7 strategies to make change less stressful

Whenever I meet a new customer, I can sense their concern that their lifestyle will change in the first few minutes – especially when we start talking about food.

The worry is that you will never be able to have your favorite food again. The fear of not being able to stick with it. The judgment of friends and family who they think will alienate them from social functions, happy hours, and dinner parties (you’ll know when they’re back in full swing).

The emotions and “what if” that occur in some people can seriously prevent them from living a life they love and absolutely deserve. The very idea of ​​change becomes such a hurdle that they’d rather get stuck in their current patterns than take steps towards something else.

Sound familiar? If so, stick with it because I’m going to unpack why change is so stressful and tangible that you can make it easier.

Why is change so difficult?

Your brain likes to protect you – that is one of its most important tasks. It loves to keep you safe in your comfort zone where everything is beautiful and predictable. Why? Because when you experience changes, your brain interprets them as a threat. Hence, any action you take outside of your comfort zone will be sabotaged because of your basic human needs for survival and safety.

Unfortunately, it is in your nature to resist change, even if it is good for your health and wellbeing.

James Prochaska, psychologist and creator of the Transtheoretical Model of Change (TTM), says we resist change, not because of the change itself, but because of our perception of change. It is this deep threat to our security.

Is it a setback or a progress?

Changing your behavior takes time and often requires backtracking, which feels like a setback, but doesn’t. You’re still moving forward. That’s because change is not a one-time event. It is actually a series of non-linear events that occur over time. This means that you go back and forth between phases and work through them until the change is fully established and there is little chance of going back to your old habits.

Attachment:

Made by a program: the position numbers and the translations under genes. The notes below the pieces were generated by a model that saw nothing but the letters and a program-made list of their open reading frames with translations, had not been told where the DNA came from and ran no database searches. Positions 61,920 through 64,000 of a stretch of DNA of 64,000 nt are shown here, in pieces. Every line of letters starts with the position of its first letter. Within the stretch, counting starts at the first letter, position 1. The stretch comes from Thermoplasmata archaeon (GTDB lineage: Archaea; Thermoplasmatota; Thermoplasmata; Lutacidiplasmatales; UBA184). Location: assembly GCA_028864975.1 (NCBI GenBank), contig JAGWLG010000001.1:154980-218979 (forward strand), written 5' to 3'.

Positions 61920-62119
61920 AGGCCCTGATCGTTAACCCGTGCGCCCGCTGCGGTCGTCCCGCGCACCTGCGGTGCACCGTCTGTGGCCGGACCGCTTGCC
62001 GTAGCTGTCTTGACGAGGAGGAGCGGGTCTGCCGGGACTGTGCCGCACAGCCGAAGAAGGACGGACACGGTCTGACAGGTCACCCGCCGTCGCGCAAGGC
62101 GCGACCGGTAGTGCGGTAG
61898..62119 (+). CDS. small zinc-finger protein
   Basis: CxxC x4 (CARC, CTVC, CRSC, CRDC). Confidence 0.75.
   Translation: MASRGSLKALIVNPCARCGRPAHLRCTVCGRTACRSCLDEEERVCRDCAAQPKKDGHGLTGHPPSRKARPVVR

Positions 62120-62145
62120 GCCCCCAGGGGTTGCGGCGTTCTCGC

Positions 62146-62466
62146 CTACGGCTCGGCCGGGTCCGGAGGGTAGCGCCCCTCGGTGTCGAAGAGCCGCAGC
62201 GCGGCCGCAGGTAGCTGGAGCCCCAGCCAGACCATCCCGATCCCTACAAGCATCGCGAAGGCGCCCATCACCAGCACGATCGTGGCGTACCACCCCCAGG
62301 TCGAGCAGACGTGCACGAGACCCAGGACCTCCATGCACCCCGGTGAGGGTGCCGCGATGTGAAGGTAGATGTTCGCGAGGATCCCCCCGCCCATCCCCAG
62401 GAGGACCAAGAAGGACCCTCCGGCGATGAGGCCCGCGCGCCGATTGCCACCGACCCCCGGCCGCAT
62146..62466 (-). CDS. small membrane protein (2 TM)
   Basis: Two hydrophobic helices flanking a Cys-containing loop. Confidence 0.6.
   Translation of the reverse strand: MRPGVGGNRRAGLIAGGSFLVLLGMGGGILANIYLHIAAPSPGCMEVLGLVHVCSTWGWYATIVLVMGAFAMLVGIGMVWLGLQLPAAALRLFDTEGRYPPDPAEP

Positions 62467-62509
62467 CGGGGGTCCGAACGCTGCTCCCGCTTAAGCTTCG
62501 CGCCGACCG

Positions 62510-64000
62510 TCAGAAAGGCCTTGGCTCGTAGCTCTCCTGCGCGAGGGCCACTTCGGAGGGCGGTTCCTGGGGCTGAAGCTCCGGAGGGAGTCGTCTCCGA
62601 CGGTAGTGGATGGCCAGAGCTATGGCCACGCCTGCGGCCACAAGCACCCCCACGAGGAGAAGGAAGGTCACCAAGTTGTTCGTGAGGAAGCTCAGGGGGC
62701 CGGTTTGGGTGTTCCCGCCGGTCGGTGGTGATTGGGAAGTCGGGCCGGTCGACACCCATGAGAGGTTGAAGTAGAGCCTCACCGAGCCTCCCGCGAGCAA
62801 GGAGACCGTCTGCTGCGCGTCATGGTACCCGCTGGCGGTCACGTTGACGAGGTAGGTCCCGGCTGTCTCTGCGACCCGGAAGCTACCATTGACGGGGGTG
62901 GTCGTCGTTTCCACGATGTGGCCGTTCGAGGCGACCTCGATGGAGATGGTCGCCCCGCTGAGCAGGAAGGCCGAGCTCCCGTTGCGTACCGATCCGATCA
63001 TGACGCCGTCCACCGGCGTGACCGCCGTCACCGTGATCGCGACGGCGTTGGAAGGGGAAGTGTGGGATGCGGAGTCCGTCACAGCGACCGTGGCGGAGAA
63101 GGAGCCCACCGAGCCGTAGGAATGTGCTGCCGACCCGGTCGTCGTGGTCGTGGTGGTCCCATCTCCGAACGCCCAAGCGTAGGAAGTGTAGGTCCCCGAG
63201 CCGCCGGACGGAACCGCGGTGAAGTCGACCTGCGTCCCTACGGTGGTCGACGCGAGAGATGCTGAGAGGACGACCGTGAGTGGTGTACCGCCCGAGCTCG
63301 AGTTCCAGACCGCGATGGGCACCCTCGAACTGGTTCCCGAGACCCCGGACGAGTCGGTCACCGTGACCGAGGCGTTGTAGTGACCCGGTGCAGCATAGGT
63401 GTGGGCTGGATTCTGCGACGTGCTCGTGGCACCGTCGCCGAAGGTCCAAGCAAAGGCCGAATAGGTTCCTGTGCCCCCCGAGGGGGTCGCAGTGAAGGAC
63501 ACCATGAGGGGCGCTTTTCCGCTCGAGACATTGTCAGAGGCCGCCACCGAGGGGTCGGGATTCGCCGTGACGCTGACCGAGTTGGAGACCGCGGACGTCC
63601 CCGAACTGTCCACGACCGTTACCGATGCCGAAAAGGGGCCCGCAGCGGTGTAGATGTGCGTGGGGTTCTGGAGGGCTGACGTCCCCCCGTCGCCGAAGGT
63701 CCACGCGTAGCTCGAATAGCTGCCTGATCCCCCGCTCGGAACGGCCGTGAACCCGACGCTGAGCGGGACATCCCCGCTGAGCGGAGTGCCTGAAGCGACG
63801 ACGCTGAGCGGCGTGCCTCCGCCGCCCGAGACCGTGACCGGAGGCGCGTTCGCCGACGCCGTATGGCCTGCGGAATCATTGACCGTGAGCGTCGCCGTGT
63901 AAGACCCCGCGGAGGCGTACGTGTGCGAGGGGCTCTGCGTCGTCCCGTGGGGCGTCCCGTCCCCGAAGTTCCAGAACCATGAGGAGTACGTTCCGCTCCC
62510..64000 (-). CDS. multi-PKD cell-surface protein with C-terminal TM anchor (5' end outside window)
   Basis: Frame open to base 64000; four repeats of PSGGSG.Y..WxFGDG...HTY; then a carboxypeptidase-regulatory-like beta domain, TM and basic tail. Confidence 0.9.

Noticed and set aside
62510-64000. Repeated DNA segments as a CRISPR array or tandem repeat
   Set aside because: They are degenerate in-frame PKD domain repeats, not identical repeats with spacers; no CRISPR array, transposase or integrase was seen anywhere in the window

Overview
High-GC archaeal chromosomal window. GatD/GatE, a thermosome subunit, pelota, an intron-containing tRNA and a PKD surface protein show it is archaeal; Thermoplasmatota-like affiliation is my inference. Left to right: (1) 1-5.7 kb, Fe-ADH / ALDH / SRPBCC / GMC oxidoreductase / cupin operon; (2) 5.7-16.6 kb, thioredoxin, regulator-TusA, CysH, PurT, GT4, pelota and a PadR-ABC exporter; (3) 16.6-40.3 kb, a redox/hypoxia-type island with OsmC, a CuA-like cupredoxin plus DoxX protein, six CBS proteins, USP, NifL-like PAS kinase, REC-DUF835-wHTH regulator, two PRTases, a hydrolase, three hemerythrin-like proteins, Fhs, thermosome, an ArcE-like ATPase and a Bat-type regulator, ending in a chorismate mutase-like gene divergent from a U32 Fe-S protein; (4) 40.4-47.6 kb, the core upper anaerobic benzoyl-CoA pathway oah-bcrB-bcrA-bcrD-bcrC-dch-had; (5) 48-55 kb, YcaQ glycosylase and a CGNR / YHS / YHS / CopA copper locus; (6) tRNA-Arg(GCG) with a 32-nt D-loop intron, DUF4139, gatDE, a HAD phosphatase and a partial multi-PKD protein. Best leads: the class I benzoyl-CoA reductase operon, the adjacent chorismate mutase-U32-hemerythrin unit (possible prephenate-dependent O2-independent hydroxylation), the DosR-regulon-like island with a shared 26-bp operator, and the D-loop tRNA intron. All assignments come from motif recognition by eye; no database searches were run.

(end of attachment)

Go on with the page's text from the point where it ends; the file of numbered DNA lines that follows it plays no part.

Take a look at the transtheoretical model levels of change to see what I mean:

  • In the phase before contemplation … You want to make a change, but you have no conscious intention to do so. While this may not make you feel on board, this is a good sign. And it’s the first step in the process.
  • In the contemplation phase…. You start an internal debate about changes and you may have more insight into why this is important to you.
  • In the preparatory phase … You are weighing the consequences of your change and may take a small step in that direction. If you want to change your diet, you can join the Keto Reset group on Facebook or search for paleo recipes online.
  • In the action phase … This is where you move from planning to work. They get involved in online groups and cook some of the paleo recipes that sound interesting to you.
  • In the maintenance phase … At this stage you have established new habits so that your old habits feel less intense or frequent.

Research also shows that you will be more successful when you see your change through a positive lens. In an analysis of 129 studies of behavior change strategies, one research group found that the least effective approaches to change were those initiated by feelings of fear or regret.

So, if you want to change your diet because you are afraid of developing diabetes, or if one day you can’t chase your kids or grandchildren around, you have statistically less chance of succeeding with that change. Studies also show that changes are easier when they are specific. If you have a big ass salad for lunch every day, you will go way beyond saying, “I have to start eating heather.”

How do you make changes easier?

Too often we are motivated by guilt, fear, or comparisons. However, experts agree that the best approach is rooted in self motivation and positivity. With that in mind, here are 7 strategies I share with my own clients to help them feel more confident about making changes.